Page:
How to Improve Your Credit Scores to Help You Buy a Home

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  • Lenders may consider your credit scores as one factor when evaluating you for a mortgage or when determining the interest rate and other terms of your loan.
  • Borrowers will generally need credit scores of 620 or above to qualify for most conventional mortgages made through a private lender. Government-backed mortgages typically have lower credit score requirements; however, not every borrower will qualify for these programs.
  • If you're aiming to improve your credit scores, be sure to keep up with your debt payments and monitor your credit utilization ratio.

Low credit scores can be a serious stumbling block for many hopeful homebuyers. But with patience and hard work, it's possible to improve your credit scores and make homeownership a reality.

What are credit scores and why are they important to the homebuying process?

Your credit scores are three-digit numbers, usually between 300 and 850, designed to represent the likelihood that you will pay your bills on time. Credit scores are determined by information recorded in your credit reports, which summarize how you've handled using credit in the past.

Lenders may consider your credit scores as one factor when evaluating you for a mortgage or when determining the interest rate and other terms of your loan. Lower credit scores generally suggest to lenders that you may have struggled to repay your debts, which may make it more difficult to secure approval for future loans. Higher credit scores, on the other hand, indicate a history of successfully paying back what you borrow, making lenders more likely to approve requests for new credit or offer you better interest rates and other terms.

How to improve your credit scores before buying a home

If you're hoping to buy a home but your credit scores aren't where you'd like them to be, consider these steps:

  • Check your credit reports and scores. Reviewing your credit reports and credit scores not only helps familiarize you with your credit history, but also can help you spot incorrect information that might drag down your credit scores. If you find something you believe may be an error on your credit reports, contact the creditor on the account.

    It's good practice to regularly review your credit reports and credit scores, especially if you're preparing to buy a home.
  • Select your target credit scores. It can also be helpful to set a specific goal for your credit scores. Generally, you'll have the best chance of approval for a conventional loan with credit scores of 620 or above. Government-backed mortgage options tend to have lower credit score requirements; however, not every homebuyer will qualify for these programs. FHA loans generally require credit scores of at least 580 with a 3.5% down payment or 500 with a 10% down payment. You'll need credit scores of at least 640 for USDA loans, but no down payment is necessary. Although the Veterans Administration (VA) doesn't specify a minimum credit score or down payment to qualify for a VA loan, lenders that issue these loans can set their own requirements.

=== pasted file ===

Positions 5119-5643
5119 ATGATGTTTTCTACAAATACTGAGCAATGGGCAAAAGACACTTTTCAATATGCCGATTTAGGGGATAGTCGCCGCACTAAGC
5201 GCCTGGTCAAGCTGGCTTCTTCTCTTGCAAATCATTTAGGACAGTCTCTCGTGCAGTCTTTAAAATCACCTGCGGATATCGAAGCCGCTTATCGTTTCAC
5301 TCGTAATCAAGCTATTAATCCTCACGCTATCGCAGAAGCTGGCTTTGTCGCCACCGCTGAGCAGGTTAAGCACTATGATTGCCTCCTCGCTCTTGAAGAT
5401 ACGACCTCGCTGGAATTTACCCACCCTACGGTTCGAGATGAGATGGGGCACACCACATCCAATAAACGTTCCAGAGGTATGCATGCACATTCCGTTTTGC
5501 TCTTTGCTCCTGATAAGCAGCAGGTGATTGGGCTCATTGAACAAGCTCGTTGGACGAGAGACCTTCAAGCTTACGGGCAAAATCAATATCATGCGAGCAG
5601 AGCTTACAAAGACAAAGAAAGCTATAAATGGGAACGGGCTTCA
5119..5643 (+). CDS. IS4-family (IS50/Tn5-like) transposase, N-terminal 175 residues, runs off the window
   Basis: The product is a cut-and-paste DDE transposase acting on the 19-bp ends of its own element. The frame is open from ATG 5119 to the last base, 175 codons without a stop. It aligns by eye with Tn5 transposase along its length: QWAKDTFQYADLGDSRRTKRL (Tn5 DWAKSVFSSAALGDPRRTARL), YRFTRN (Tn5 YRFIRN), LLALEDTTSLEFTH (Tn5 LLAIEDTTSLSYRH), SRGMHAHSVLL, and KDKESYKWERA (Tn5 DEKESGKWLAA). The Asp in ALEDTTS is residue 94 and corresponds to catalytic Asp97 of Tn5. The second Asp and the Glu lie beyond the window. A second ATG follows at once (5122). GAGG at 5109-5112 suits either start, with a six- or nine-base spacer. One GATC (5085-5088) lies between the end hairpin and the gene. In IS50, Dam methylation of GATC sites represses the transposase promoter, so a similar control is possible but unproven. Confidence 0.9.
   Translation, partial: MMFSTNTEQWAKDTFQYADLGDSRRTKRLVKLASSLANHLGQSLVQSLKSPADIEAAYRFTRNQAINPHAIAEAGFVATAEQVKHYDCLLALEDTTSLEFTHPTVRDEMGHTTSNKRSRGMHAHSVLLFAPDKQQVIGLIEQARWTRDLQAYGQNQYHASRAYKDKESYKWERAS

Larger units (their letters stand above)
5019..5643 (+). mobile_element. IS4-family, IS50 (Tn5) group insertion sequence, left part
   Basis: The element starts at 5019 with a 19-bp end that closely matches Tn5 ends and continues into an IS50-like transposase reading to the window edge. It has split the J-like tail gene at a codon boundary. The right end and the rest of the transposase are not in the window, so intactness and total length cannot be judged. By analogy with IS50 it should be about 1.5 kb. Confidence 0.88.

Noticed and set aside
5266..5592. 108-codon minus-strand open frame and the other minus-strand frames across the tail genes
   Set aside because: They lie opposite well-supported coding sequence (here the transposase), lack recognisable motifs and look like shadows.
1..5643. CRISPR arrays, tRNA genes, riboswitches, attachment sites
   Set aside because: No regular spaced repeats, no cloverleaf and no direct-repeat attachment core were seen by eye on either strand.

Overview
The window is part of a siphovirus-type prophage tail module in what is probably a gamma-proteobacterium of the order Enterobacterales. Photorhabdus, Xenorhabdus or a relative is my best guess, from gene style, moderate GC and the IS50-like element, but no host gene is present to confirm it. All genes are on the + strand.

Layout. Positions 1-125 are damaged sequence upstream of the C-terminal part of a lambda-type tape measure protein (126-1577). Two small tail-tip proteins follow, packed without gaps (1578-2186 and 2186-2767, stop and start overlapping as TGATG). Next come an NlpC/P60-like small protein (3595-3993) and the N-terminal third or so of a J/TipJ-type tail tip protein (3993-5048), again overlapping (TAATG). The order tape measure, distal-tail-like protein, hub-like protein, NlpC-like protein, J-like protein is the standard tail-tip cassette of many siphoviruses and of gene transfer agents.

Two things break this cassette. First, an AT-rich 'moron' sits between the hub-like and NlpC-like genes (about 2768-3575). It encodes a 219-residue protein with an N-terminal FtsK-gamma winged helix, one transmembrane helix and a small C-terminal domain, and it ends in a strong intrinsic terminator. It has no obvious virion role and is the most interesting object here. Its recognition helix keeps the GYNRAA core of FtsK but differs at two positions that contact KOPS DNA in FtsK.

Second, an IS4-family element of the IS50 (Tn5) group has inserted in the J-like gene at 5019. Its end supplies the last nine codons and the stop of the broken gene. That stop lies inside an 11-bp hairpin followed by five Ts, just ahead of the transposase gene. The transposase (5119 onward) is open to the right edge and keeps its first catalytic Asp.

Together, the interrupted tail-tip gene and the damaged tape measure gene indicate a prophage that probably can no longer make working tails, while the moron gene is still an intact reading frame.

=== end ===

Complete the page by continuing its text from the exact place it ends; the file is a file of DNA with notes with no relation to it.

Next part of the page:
• Pay your bills on time. Because your payment history is usually the most influential factor in how your credit scores are calculated, late payments can have a significant negative impact. That's why it's vital that you keep up with at least the minimum payments on each of your credit accounts.
  • Raise your credit limits and reduce your debt balance. Your credit utilization ratio refers to the amount of revolving credit you're currently using divided by the total credit available to you. Lenders typically prefer that you have a credit utilization ratio of no more than 30%. Using more of your total available credit can suggest that you have trouble paying back what you borrow and that you lack the capacity to take on additional debt.

    If your credit utilization ratio is too high, look at your credit cards, personal lines of credit, HELOCs and other revolving accounts. If you hold significant debt, work carefully to pay it down.

    You can also improve your credit utilization ratio by raising one or more of your credit limits. Connect with your credit card provider or lender to request a credit limit increase.
  • Avoid applying for new credit accounts. While you may think opening a new credit account could positively impact your credit utilization ratio, it's usually better to avoid new accounts if you're trying to improve your credit scores. Applying for a new line of credit usually triggers a hard inquiry, which appears on your credit reports as an indication of how frequently you have requested new credit. Each hard inquiry has the potential to negatively impact your credit scores.
  • Consider credit counseling to get a handle on significant debt. If you're carrying significant debt that is negatively impacting your credit scores, a credit counseling service may help. Credit counseling is usually available through nonprofit organizations at low or no cost to you. These services provide trained professionals to advise you on the best ways to manage your debt. This may include helping you create a personalized budget, developing a long-term repayment plan or even negotiating directly with your lenders for lower interest rates and more favorable payment terms. Credit counselors can also provide training and best practices to help you establish better credit habits.

Regardless of the strategies you use, remember that your credit scores will not change overnight. Once you have established better credit habits, be consistent in making payments and keeping your debt load low. With time and patience, you'll have a better chance of securing the home of your dreams.